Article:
Artist Of The Week // SAM JOHNSON
British singer-songwriter Sam Johnson returns with a brand new EP, Are We There Yet?, and explores themes of growing up and the innocent times of childhood.
London-based musician Sam Johnson reflects upon the tumultuous period of growing up, and reminisces upon the much simpler times of childhood in his latest musical project, Are We There Yet? It’s something we’ve all had to come to grips with; how to detach from the past, learn and develop from our experiences, and continue to forge our own path. All of this is brought to the forefront in a visceral and direct manner in Are We There Yet?, as Sam confronts the closure of an old chapter to be able to move on. Speaking about this, he shares:
‘Are We There Yet?’ marks a definitive farewell to my childhood on both a personal and musical level for me. It’s an EP that maps my recollection of a time gone by that I miss greatly and contemplate often. Written with both optimistic intention and wistful yearning, it is a body of work that sways in torrents of emotion that even I struggle to define or understand. On a musical level, it’s been a part of my growth, but on a personal level, it’s a much-needed bit of closure to a beloved time in my life that I need to leave behind in order to move forward. Are we there yet? I don’t think so, not just yet, but I think I’m more at peace with the journey now.
From the tender opening of Peter Pan, where stirring strings and gently plucked guitars carefully couch the earnest lyrics, you’re taken straight to the core of the emotions that have inspired the work. He amps up the grooviness in Nineteen with a catchy and buoyant chorus that will get you bobbing your head along, while the soaring melody of Changes will provide a confidence and optimism to embrace whatever life will throw at you. Shoulder To Cry On exposes a more comforting side, as Sam offers a compassionate lifeline for you to rely upon as he reassures you that, ‘when all you’ve ever known has left you on your own, I’ll be your shoulder to cry on’. Finale The Kids Are Alright offers a consoling closure, with rousing pianos and varied percussive sounds creating an encapsulating texture that will remind you that you too will be alright.
Feeling a touch of nostalgia for our own childhoods after listening to the EP, we chatted with Sam a bit more about his experiences of growing up and the process behind the making of this new work.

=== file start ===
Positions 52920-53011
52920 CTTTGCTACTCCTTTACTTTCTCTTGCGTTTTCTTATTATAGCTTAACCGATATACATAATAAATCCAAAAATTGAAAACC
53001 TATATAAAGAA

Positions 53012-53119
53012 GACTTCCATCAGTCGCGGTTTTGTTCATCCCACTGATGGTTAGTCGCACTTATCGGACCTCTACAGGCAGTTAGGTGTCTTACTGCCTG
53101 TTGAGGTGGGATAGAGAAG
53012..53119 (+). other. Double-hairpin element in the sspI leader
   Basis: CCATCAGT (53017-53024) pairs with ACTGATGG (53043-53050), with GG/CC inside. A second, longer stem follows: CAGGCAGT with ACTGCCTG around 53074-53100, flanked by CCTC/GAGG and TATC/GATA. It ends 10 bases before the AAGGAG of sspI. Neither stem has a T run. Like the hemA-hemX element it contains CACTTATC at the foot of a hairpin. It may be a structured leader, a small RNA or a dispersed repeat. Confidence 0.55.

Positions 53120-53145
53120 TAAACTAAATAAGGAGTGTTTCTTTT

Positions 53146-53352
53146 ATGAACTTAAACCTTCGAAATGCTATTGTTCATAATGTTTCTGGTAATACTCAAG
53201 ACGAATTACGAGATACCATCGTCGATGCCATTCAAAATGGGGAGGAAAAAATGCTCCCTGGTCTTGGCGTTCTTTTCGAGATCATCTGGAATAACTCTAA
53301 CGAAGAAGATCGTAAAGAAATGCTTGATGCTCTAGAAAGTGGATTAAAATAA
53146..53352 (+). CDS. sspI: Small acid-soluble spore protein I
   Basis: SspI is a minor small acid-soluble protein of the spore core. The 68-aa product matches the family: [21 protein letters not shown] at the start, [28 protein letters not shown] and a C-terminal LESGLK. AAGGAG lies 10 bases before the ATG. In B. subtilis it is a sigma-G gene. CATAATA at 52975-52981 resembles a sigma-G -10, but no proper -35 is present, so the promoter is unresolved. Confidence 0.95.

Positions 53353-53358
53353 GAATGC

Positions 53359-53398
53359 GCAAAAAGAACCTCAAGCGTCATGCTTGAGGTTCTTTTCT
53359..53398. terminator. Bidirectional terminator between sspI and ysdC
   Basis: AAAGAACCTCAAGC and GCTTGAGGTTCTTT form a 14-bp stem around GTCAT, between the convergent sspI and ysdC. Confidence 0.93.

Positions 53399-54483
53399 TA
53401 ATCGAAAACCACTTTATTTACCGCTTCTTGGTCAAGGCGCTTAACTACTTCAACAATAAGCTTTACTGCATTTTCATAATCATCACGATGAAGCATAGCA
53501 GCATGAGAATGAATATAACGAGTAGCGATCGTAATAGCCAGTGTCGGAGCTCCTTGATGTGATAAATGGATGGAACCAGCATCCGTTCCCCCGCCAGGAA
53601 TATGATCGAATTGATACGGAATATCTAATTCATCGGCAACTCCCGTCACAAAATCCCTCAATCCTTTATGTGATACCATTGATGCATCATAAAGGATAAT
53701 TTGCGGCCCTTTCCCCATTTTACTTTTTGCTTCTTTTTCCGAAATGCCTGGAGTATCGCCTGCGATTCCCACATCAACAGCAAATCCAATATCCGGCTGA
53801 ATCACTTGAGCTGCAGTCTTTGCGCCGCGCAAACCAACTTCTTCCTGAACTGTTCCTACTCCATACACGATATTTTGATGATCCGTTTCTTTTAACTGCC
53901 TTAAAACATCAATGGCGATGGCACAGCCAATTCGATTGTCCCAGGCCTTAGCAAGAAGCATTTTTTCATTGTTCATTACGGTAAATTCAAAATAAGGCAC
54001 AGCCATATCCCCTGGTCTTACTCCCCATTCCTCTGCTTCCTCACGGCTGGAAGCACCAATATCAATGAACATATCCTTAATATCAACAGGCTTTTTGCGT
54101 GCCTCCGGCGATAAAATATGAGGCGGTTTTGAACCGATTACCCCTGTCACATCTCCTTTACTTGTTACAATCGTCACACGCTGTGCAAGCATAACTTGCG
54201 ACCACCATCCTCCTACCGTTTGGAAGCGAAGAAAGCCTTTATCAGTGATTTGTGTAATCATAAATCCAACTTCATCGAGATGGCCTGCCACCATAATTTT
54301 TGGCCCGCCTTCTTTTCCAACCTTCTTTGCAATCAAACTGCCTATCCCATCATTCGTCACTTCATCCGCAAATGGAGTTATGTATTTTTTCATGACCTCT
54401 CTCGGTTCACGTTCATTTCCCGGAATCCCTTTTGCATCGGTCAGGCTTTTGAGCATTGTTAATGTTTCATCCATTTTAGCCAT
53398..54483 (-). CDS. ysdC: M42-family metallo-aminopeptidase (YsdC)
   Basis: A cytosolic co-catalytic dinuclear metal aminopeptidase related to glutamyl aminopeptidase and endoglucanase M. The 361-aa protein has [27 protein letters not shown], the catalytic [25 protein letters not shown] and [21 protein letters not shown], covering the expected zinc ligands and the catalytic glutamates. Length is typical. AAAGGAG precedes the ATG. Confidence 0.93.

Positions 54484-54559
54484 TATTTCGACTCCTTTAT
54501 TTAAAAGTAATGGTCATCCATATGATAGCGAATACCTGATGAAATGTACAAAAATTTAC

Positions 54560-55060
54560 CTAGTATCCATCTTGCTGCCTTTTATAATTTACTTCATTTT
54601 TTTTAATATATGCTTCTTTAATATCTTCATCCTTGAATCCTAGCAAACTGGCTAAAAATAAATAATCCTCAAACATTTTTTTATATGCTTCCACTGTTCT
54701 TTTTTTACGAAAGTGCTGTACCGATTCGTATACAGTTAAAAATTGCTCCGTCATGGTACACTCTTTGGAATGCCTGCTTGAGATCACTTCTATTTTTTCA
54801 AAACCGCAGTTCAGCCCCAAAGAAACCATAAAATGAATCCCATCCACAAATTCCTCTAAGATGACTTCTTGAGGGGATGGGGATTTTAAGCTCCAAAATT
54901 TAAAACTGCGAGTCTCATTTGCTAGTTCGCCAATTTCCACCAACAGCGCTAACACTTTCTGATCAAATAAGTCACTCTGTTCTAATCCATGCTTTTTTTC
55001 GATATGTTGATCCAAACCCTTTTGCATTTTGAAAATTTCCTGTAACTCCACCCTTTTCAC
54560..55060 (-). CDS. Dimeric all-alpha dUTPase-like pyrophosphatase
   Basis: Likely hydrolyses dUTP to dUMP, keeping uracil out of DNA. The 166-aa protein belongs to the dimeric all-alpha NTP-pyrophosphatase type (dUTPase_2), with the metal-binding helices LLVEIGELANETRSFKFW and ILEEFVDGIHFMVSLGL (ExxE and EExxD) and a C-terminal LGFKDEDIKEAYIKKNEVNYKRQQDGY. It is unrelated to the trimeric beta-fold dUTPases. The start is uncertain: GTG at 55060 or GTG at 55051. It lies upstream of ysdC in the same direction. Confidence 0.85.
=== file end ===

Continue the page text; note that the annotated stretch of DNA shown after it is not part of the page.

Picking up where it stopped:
What’s a motto you live by?
Follow your gut. Don’t know if it’s the most poetic motto in the world, but 9/10 it’s a very helpful one. Most times I’ve smothered an instinct I’ve lived to regret it, but I’ve very rarely regretted following one.
If your sound had a colour, what colour would it be?
I’d say a navy blue with veins of white perhaps. I can’t quite commit to the navy blue as my music wouldn’t speak completely to its somber nature, but with a few streaks of light we could be talking.
If you could set Are We There Yet? to a TV show or movie, what would it be the soundtrack for?
I’ve really thought long and hard about this one. It’s so hard! I’d say lyrically it’s tied heavily to a show like ‘Skins’. In fact, you could go as far as to say it was inspired by that show. My friends and I were obsessed with it when we were younger and would do our best to emulate its drama in our own lives. A lot of the lyrics are a hark back to the trials and tribulations of being a young mixed up adolescent, so it’s hard to avoid that reference.
You mention that the EP is a farewell to your childhood; what do you miss most about that period of your life?
Almost just the smell of it. Like freshly cut grass or something. That feeling of hope and optimism that if you could bottle you’d take a sip of everyday. I find it interesting how when you are living through that time all you want to do is grow up, yet when you’re older all you want to do is go back. I suppose it’s ultimately that right to innocence and irresponsibility that I miss most.
What’s something you wish you could say to your younger self?
Don’t listen to anyone that shits on your dreams. You’re a bright kid and you’re going to go very far. Just work hard and never give up.
Are there any behind-the-scenes stories of recording the EP that you can share with us?
I was fortunate enough to record it at RAK Studios in London, and Robbie Williams was recording something the same week I was in! I bumped into him in a hallway the first time I knew he was there and felt like I was in an episode of something. I was so surprised I just bumbled past him a bit mystified and didn’t say anything. Maybe I’ll get the selfie next time.
Did you come across any surprises, whether pleasant or unpleasant, whilst producing the EP?
I was surprised by how much I enjoyed playing instruments on the record. My focus has always been so heavily placed on the songwriting and arrangement, that I’ve never really sat back and enjoyed the actual musicianship behind making a record. I’ve also tended to work with producers that are far more instrumentally gifted than I, but this time was given far more reign to play. Not that My Riot (who produced the EP) weren’t brilliant musicians, but they felt it was important I play a lot on this EP, so I ended up playing most of the instruments on the record. Acoustic guitar, electric guitar, synths, a little keys, and even some percussion courtesy of some rather enthusiastic clapping and stomping.
And finally, slightly cliché, but what does music mean to you?
For me it means love, understanding, and effortless communication. When you write a good song you can both understand yourself a little better and understand the people in the room you play it for. Music has the power to completely connect with strangers all over the world without saying much at all, if anything, and I think it’s this effortless binding of hearts and minds that I find so compelling about the artform.